The youngest delegate at the Republican National Convention in St. Paul is 17 years old and he’s from eastern Iowa. Mike Knopf of Dubuque was born on Halloween back in 1990 and he’ll turn 18 this October 31st.
That means he was eligible to be a delegate to this week’s Republican National Convention because he can vote in November.
Knopf started getting interested in politics when he was in junior high. “I started paying attention and wanting to be part of it, so I started going to political events. I got to meet President Bush a couple of times. I met Mitt Romney twice,” Knopf says. “I even met Senator McCain.”
Knopf’s parents are Republicans. “I’ve known from my personal beliefs that I was personally conservative a Republican for a long time because I believe in the second amendment; our constitutional rights staying constitutional; I’m a pro-life person all the way; if you want to work in this country you can come in legally — that’s the way I feel — and so that’s how I chose to be a Republican,” Knopf says. “I grew up in a Republican household, but I made my own choices.”
Knopf, who will be a senior at Dubuque Senior High this fall, backed Rommey in the Caucuses because of Romney’s record as governor of Massachusetts and his business background. “But in today’s day and age it’s still hard to believe that we can have the discrimination that we do and I think that the big scare factor for a lot of voters would have been the Mormon issue,” Knopf says, referring to Romney’s Mormon faith. “I don’t understand why, but there’s nothing we can do about it.”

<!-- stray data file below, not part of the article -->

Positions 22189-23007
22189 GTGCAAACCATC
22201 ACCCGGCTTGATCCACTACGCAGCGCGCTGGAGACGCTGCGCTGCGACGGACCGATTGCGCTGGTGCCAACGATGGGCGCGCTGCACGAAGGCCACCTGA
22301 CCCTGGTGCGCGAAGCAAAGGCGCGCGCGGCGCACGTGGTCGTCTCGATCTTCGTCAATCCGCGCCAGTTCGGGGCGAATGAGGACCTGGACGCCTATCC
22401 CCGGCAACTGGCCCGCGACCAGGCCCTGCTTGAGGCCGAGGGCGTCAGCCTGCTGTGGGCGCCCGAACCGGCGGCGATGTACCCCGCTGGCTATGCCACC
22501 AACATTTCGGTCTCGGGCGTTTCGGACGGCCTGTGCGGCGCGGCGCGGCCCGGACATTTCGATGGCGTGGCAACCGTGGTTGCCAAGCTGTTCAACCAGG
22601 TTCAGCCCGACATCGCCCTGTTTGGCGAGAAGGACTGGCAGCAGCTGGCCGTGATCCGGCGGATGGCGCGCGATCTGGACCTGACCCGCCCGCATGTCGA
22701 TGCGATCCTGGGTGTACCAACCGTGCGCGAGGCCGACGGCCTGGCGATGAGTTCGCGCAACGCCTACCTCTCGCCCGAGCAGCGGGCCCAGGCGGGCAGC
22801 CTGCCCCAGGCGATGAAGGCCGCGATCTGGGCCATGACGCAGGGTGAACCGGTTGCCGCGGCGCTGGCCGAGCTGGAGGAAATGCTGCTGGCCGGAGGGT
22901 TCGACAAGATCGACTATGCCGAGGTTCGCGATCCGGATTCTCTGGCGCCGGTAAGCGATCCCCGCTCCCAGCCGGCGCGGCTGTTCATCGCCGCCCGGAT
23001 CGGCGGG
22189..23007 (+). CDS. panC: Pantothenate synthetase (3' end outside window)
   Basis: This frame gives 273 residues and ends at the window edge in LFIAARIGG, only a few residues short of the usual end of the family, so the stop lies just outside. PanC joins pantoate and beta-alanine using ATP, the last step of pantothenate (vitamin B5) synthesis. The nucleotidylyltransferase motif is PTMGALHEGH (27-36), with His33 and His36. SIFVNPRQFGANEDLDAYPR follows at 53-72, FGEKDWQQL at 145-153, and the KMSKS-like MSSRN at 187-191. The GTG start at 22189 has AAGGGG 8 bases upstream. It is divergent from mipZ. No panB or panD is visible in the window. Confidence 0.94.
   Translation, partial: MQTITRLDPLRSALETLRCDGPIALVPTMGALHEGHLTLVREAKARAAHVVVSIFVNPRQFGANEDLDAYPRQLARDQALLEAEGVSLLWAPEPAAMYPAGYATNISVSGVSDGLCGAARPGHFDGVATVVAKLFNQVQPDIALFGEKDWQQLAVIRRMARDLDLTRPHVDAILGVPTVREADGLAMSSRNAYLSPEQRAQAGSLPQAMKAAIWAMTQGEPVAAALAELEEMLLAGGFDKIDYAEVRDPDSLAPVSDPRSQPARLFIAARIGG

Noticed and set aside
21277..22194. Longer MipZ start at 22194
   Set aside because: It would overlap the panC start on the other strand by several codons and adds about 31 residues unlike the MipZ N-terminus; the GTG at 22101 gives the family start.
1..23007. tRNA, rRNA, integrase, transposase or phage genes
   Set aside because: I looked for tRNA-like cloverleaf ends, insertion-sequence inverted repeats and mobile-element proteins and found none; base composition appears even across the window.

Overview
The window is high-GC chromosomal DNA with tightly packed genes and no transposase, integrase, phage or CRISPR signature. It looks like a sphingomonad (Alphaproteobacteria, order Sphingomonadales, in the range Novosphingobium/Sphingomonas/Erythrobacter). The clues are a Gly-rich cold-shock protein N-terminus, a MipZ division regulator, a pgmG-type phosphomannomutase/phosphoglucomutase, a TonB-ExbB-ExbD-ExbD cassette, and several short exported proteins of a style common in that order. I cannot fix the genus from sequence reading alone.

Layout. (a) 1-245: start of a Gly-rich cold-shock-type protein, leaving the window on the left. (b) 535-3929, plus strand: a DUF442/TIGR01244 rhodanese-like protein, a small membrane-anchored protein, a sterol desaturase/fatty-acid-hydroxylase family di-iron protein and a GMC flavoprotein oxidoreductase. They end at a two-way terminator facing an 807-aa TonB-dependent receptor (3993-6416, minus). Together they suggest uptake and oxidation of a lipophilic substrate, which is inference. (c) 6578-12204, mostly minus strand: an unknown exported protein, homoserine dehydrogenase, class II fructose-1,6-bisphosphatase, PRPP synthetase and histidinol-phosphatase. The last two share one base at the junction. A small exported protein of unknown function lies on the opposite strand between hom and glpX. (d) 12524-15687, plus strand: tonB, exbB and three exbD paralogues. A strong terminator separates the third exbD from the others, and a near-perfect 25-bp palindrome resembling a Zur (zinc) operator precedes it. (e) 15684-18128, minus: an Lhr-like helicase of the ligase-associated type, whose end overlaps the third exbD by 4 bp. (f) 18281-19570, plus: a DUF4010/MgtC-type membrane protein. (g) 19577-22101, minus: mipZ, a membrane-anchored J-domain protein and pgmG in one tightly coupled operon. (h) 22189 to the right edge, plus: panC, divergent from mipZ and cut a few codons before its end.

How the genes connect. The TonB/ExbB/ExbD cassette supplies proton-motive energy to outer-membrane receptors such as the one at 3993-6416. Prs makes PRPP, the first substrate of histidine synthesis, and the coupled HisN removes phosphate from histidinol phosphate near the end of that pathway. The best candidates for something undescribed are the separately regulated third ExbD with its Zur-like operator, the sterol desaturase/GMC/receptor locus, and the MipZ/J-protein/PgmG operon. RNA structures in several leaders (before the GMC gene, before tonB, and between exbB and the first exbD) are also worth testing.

Knopf is a bit disappointed that President Bush and Vice President Cheney won’t be making in-person appearances here in St. Paul, due to the hurricane. “I have heard President Bush speak and I think he is a very educated man and I’ve listened to him the past eight years and I’ve supported him almost 90 percent of the time, but it’s very unfortunate that we’re not going to get to hear him speak (in person) or Mr. Cheney,” Knopf says. “But as long as the majority of the convention goes through and holds strong, I think it will be successful.”
You may see Knopf’s name on a ballot in the future, as he wants to be one of the politicians who make decisions for the country. “If you can be part of the group that actually changes things andmakes laws, that’s what I want to do,” Knopf says. “And if it does come down to being president, that’d be amazing.” Knopf hopes to attend the University of Iowa next year and major in political science.
Iowa’s status as the nation’s first caucus state was challenged in the past few days during deliberations of top-level Republicans meeting in Minneapolis. Sandy Greiner of Keota is one of Iowa’s representatives on the Rules Committee and she says Michigan and Florida may try to bring the issue up again during the convention and dislodge Iowa as first-in-the-nation. “I am still not comfortable saying, ‘It’s a done deal and it’s greased,'” Greiner says of the 2012 calendar of presidential primaries and caucuses.
Greiner was at the big pre-convention meeting of party insiders when John McCain publicly introduced Alaska Governor Sarah Palin as his running mate. “The most stunning thing of all happened. When she was finished, the entire room stood up and gave a standing ovation to a television screen. I’ve never seen that happen before in my entire life and as you know, I’m a pretty jaded politician, so it was really a stunning moment,” Greiner says. “It was like riding a lightning bolt.”
Read more about Greiner’s experience over on the Radio Iowa blog.